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Green Landscaping: Greenacres

 

Wild Ones Handbook

THE LANDSCAPE THAT WAS, IS, WILL BE 


"You can't turn back the clock, but you can wind it up again." - 

Benjamin Franklin

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Prairie Plants Evolved to a Harsh Climate
by Pat Armstrong, Prairie Sun Consultants

To appreciate prairie, one must experience and understand the environment that created it. Drive across Interstate 80 in August. Stop somewhere just west of Lincoln, Nebraska, and get out of your car. Climb to the top of the roadway embankment and walk a short distance into the fields. Sun will beat down on you in fiery fury as 140F heat waves writhe and wriggle dizzily across the land. Desiccating blasts of oven wind will parch your lips and ping your skin with sharp dust arrows. Grass rising, falling, tossing in ocean-like waves will churn your stomach and sway your balance with seasickness. Yet in this unbearably hot and dry environment several hundred beauteous plants thrive and multiply.

Repeat your visit at the end of January. Now howling gales and biting winds sting and numb you with windchill factors of -70F. There's no place to hide and nothing to block wind or even hold snow as an insulating blanket over soil.

Where are the plants? Roots, rhizomes, bulbs, and growing tips (which is over 60 percent of the plant) are all safely protected in soil away from temperature extremes. Stems and leaves which are above ground make up the smaller, more expendable part of the plant. This is the most important adaptation of plants to a harsh, prairie environment. Four factors shaped the great American prairie that stretched in a rough triangle from Northern Mexico to southern Canada along the eastern side of the Rocky Mountains, narrowing eastward into the prairie peninsula of Illinois, Indiana, and Ohio.

The first was a drier climate that occurred over millions of years as continental plates collided causing the formation of mountain ranges and the breaking away of land masses. Ocean currents and rain patterns changed, the Earth cooled, and inland oceans retreated. By 25 million years ago, the climate in central North America had become dry enough for the first grasses to appear. Twenty million years ago, prairies were well-established.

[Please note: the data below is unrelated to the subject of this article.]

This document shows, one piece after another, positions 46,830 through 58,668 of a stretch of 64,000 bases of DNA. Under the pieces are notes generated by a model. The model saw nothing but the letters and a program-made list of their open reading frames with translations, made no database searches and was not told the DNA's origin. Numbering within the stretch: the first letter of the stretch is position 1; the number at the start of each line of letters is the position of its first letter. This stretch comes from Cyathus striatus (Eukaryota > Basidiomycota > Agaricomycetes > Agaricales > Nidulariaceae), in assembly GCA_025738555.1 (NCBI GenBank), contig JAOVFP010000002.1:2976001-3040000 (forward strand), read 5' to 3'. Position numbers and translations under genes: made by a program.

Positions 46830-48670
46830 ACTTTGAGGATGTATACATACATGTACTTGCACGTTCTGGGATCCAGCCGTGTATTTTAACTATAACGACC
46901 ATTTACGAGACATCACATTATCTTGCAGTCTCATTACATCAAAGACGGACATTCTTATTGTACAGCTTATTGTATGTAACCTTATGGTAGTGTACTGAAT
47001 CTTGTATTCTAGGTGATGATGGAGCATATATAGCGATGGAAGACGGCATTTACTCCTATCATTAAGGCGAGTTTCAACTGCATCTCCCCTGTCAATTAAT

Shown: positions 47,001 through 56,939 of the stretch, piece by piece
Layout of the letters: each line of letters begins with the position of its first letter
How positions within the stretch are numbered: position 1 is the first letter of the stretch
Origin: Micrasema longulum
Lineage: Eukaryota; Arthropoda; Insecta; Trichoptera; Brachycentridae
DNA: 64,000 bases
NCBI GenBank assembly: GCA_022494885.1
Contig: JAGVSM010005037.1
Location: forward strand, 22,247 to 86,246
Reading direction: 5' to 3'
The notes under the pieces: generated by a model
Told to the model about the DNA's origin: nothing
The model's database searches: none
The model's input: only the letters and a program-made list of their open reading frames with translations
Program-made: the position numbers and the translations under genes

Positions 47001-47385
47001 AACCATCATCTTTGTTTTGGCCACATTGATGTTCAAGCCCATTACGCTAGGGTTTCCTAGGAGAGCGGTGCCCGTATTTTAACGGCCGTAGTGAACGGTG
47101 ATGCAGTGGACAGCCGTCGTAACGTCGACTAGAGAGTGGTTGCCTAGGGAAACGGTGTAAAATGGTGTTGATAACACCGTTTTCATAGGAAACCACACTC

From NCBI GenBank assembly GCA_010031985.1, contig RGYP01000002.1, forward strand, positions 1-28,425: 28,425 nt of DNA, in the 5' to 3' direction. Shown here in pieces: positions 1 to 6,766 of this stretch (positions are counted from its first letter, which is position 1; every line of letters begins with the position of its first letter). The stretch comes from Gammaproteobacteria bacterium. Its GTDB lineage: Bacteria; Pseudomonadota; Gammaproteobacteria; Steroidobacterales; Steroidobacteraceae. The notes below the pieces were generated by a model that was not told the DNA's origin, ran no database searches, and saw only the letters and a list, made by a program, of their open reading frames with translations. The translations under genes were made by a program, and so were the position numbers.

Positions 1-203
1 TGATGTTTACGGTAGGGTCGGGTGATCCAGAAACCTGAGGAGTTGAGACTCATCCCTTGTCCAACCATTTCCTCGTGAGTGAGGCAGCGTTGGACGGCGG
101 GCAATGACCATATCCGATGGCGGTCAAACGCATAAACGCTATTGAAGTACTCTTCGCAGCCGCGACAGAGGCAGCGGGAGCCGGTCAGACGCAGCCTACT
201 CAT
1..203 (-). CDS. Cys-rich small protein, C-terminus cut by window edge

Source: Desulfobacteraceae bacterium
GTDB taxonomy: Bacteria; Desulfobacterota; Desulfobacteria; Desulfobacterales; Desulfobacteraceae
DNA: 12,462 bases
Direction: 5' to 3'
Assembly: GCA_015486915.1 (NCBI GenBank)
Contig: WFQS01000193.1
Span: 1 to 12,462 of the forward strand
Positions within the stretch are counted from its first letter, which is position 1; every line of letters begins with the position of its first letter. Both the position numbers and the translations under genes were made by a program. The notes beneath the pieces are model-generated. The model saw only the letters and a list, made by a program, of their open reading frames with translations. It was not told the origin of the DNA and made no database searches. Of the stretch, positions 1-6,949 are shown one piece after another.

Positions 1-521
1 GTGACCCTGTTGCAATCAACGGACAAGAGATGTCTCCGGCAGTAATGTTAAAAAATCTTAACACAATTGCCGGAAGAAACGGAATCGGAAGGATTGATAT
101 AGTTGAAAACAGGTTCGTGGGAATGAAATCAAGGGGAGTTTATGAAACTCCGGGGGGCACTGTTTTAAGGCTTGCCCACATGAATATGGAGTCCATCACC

Prairie plants developed an alternative form of photosynthesis, C4, which allows them to be active at higher temperatures and require much less water. Plants using this system use carbon dioxide more efficiently and have smaller stomatal (pore) openings which cut down water loss.

Other ways prairie plants adapt to climate is with small or finely cut leaves that reduce evaporation. Hairy surfaces help, too, by reducing the air flow, shading the leaf, catching and holding dew or condensing water evaporated through the stomates. Having leaves close to the ground where air flow is reduced and they are shaded by other plants is another way. Having no leaves at all, growing altogether in a clump, having wide-spreading fibrous roots or deep taproots are additional ways.

The second factor was the thick covering of rock and soil debris left by glaciers. Clay particles in this young soil affect its fertility, texture, and ability to hold and release water. Many, like loess (extremely fine wind-blown particles of silt from glacial deposits) are very droughty. Prairies are located almost exactly where there were once glaciers or where glacial debris washed or blew eastward from mountains down into the great plains.

Thirdly, fire is an important factor in prairie development. Being deep-rooted perennials, prairie plants aren't hurt by having their upper parts burned. In fact, if fire is suppressed, they lose vigor and fail to flower. Fire returns nutrients to the soil in the form of ash and reduces the dense overburden of plant debris so shoots can reach sunlight.

Prairie soil is enriched and fertilized not by the decay and decomposition of leaf litter as on the forest floor, but by the death and decomposition of underground parts where the greater percentage of plant material resides. Other beneficial effects of burning are to control invading woody plants and aliens, and to allow sunlight to reach the soil and warm it in the spring so that plants can resume growing sooner.

The fourth factor influencing the development of prairie was the billions of large grazing herbivores. Plants survived by differing strategies. Those with growing points extremely close to the ground could be clipped off on top and keep growing. Other species developed coarse, rough, bristly or thorny surfaces. It is these diverse plant shapes and textures that give them their charm in the garden landscape.  

 


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